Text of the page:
• Nina
    Jun 22, 2010 - 1:01PM

    Pakistani female politicians have yet to attain political maturity, and still have a long way to go before becoming properly qualified as members of parliament/assembly. I myself have been witnessing the manner in which some of our women politicians behave, and I feel embarrassed for them.Recommend

  • Shahryar Ahmed
    Jun 22, 2010 - 1:08PM

    All Hail DEMOCRACY!

    The Future of Pakistan & its people is SO SO SO Bright in the hands of our beloved Democratic leaders do not look like respectable legislatures.

    We deserve our leaders. We all saw the cat fight, now I am waiting for a dog fight on our TV channels. Recommend

  • Jun 22, 2010 - 4:17PM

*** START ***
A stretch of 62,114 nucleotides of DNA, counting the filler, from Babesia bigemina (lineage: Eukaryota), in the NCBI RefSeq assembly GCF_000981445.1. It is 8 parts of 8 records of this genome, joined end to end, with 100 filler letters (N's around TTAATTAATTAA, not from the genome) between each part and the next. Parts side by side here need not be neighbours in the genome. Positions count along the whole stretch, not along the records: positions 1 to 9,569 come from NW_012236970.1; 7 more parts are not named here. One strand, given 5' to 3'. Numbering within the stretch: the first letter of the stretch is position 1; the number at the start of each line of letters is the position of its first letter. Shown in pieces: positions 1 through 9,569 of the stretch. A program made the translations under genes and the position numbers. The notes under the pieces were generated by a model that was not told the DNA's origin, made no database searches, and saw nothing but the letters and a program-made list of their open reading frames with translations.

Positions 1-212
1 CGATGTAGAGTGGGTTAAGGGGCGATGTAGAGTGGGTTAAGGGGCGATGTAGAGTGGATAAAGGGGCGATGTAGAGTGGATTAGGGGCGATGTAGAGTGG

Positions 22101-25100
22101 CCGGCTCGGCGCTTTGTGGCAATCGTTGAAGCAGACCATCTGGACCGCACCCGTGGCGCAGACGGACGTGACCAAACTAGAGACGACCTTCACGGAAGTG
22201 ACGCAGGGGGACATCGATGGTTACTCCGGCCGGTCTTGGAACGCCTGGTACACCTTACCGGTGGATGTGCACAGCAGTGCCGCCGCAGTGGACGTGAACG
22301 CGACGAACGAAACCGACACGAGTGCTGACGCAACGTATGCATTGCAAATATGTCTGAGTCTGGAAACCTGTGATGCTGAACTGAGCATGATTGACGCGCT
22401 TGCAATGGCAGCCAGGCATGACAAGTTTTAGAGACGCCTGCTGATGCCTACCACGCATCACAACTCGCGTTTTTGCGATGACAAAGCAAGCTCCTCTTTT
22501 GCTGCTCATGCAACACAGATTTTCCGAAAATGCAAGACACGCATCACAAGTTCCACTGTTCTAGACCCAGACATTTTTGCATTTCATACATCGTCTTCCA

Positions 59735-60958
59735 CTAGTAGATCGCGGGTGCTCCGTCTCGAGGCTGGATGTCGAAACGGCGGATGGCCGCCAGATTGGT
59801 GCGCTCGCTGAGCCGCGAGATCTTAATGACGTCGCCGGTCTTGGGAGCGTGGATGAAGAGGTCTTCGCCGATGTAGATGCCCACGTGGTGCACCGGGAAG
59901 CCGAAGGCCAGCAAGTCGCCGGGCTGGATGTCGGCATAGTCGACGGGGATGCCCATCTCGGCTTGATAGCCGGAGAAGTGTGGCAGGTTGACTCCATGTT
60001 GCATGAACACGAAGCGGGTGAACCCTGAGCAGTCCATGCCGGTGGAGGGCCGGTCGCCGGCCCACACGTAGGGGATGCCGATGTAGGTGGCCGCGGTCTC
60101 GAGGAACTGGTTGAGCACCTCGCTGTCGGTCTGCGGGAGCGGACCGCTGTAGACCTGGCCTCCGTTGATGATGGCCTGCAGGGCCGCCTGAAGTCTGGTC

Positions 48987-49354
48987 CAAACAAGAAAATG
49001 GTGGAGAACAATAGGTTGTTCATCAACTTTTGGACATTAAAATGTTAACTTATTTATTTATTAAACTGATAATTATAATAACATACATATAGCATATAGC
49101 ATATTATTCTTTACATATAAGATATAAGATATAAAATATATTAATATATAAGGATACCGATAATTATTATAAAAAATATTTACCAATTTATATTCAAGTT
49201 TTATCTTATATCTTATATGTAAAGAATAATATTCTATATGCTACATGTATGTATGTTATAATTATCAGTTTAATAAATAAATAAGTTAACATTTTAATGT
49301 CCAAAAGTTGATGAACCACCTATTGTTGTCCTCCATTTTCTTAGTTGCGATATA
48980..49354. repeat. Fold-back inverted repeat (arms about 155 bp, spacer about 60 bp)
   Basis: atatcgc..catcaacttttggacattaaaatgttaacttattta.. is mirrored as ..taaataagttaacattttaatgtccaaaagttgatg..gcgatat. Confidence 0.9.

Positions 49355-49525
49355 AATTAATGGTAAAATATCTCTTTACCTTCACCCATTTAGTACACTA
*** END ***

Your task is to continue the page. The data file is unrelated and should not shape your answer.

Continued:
Next time throw some Jello into the Arena and sell tickets to the show. Recommend

  • Yasir Kidwai
    Jun 22, 2010 - 4:35PM

    @ Musa – If you read my comment again, you may find that you have misconstrued my criticism. I am foreign educated and unabashedly privileged – and cognisant of my responsibilities like the author and you – but my point was a deeper one about the conflation of different class battles into a single one in a manner that ignores the intricacies of the real problem at hand: a society so fractured that it requires some serious thought as to the process of reassembling it. My critique of Ms Tariq is solely that, despite her stellar credentials and evident intelligence, she has fallen into the trap – perhaps necessitated by the requirements of the medium – of simplifying a very complex issue, and not doing her research on the facts.Recommend

  • Ali Haider
    Jun 22, 2010 - 10:42PM

    Kick her out of the assembly.Recommend

  • cmsarwar
    Jun 23, 2010 - 8:15AM